OPINION: Most Camden residents will be unaware of the knife crime reality
Writing in the New Journal, THE RT. REVD. ROB WICKHAM, THE BISHOP OF EDMONTON says everybody will need to play a role in ending the violence
26 September, 2019 — By The Rt. Revd. Rob Wickham
On Friday many deeply concerned residents of Camden gathered at St Mary’s Primrose Hill to reflect.
We were united by our concern for the increasing levels of youth violence experienced in the borough.
In the last few weeks we have seen extraordinary numbers of young people being critically injured or fatally wounded, so we gathered to recognise that there is something seriously wrong.
The very woundedness, fragility and brokenness of our community has been laid bare, and many in our borough sense rising levels of anxiety, bewilderment and grief.
The names of 16 young people were read out, while candles were lit as a mark of respect for each of their lives. Those gathered were given the opportunity to light candles, write in the condolence book, and think, in the silence, about their own contribution towards the fabric of society.
Youth workers, councillors, teachers, clergy, medical staff all gathered in solidarity with the families whose loved ones had died prematurely, and the sense of breaking hearts was palpable. In the silence, a general feeling of “how long, O Lord” became the mantra.
We have had enough. Where is the justice in this mess? But what can we do? It seems that a great number of people care, yet are impotent, silenced, in how we might respond. Let’s be honest, most are not police, youth workers or teachers.
Most Camden residents cannot affect the drugs market which plays a significant part in the grooming of young lives into abusive relationships, and most will not know the families concerned who now grieve, personally.
Most Camden residents will be unaware of the young people being forced to carry knives for their own safety, or who carry drugs packages for someone else.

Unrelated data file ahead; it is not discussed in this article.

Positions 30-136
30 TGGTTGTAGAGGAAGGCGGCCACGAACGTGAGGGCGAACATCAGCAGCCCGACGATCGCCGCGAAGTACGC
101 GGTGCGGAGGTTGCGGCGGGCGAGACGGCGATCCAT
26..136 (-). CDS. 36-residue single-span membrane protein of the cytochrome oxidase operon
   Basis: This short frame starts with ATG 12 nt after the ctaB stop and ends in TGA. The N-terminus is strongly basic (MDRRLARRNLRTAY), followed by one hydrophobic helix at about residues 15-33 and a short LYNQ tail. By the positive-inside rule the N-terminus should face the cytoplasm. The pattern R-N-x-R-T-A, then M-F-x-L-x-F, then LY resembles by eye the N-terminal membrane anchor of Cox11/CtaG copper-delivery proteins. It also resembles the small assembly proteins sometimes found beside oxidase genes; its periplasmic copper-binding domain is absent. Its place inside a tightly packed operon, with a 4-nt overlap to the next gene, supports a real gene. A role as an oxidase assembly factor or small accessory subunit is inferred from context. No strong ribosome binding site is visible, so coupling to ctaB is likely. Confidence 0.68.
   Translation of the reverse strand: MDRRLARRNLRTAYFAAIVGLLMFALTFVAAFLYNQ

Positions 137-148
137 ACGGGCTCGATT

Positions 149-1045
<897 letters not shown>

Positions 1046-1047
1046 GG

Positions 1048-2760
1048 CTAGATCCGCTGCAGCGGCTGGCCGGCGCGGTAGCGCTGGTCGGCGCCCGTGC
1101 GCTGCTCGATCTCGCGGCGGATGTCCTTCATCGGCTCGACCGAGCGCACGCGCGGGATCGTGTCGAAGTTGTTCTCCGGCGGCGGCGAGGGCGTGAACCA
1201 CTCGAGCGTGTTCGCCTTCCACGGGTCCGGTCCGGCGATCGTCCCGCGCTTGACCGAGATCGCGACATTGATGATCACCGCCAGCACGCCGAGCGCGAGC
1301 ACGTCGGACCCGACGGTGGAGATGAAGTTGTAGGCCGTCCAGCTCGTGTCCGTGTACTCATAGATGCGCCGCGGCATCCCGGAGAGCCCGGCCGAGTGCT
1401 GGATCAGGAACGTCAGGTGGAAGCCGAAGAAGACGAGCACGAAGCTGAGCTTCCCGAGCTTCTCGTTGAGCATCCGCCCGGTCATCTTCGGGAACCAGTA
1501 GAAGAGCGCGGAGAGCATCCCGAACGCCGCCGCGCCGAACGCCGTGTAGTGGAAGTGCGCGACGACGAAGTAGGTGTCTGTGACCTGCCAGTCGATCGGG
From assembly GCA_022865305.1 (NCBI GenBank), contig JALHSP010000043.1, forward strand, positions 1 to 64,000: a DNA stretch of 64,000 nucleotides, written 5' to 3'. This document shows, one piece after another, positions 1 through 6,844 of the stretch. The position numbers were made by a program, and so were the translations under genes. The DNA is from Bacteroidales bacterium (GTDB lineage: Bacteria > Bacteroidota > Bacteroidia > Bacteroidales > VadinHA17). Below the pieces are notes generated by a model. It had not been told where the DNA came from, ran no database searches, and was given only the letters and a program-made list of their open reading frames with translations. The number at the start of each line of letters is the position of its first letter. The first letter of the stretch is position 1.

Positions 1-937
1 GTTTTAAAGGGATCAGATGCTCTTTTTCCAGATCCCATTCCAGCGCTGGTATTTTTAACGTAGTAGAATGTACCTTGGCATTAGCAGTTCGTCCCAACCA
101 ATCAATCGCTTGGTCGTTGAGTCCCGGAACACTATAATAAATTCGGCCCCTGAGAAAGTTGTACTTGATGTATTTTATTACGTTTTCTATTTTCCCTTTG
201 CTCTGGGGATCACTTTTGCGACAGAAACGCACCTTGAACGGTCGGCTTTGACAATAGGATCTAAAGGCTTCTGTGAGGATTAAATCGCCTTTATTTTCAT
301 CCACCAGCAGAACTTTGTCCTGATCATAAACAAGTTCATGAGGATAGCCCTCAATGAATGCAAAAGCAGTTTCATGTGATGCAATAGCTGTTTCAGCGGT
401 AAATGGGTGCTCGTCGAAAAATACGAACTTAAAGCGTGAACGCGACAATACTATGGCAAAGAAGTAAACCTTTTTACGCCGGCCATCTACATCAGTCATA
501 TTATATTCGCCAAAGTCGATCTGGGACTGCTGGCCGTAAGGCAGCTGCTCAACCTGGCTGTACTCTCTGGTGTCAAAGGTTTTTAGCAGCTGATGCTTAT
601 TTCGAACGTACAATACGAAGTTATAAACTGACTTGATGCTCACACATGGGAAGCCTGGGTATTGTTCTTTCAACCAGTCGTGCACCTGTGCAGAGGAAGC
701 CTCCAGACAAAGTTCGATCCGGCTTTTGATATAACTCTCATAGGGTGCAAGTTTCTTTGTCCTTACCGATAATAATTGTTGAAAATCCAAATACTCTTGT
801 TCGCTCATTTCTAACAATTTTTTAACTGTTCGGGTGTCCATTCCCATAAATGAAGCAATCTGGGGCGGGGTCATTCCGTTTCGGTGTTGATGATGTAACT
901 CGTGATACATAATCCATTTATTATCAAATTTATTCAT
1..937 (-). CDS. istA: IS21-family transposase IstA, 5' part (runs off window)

Most Camden residents will be blissfully unaware that they cross a street and enter into someone else’s patch, where for a few, this would have serious consequences.
Most Camden residents go about their daily business, knowing that problems exist, yet unable to help.
Well what could they do?
There is the well-known African proverb, “It takes a village to raise a child”.
Painfully, a youth worker recently shared with the me the chilling addition, that if rejected, the same child will burn the village just to feel its warmth.
So, if it does take the whole of Camden to raise our children, then surely it is our responsibility to get stuck in. This issue that haunts us requires a collective response.
I wear a bishop’s cross which has been made from knives from a knife bin that we installed in Hackney, where I served as rector.
The moulded knives around my neck remind me of the importance of building relationships.
For Christians, the cross is a symbol of reconciliation, a clear demonstration of God’s love for creation, for you and for me.
I am appalled how St Peter, when aggravated as Jesus was arrested, takes out a knife and stabs one of those who were arresting Jesus.
I am disgusted by the brutal and barbaric murder that Jesus undergoes through the crucifixion.
Yet what amazes me is the gift of peace in the resurrection. Jesus, when resurrected, does not speak of retribution, hatred, anger and fear, but he speaks of love and peace.
He preaches about a transformed society, where life is a gift, and all people are precious. We are all hurting as a result of the increased levels of violence in Camden.
But this is not just the responsibility of the police, the council or the government. This is all of our responsibility to be glimmers of light and peace in our encounters and our conversations, especially among young people.
We must speak truth about the impact of a decline in the numbers of police officers and youth workers.
We must speak truth about the impact of adverse childhood experiences.
We must speak truth about the desperate need for mentoring and support among our young people.
We must also speak truth about the chronic impact that illegal drugs make in society, and not condone the different attitudes towards drugs that is crystallised between Eton and the Estate.
We each have a part to play as we seek to build community and civil society. We each have encounters where we choose to be glimmers of light or not with those whom we meet.
We all choose how we use time either just for ourselves of for supporting others around. We are far from being impotent, choices are there, we just need to open our eyes and hearts.
So, may I suggest that if we want to see change in Camden, it starts close to home.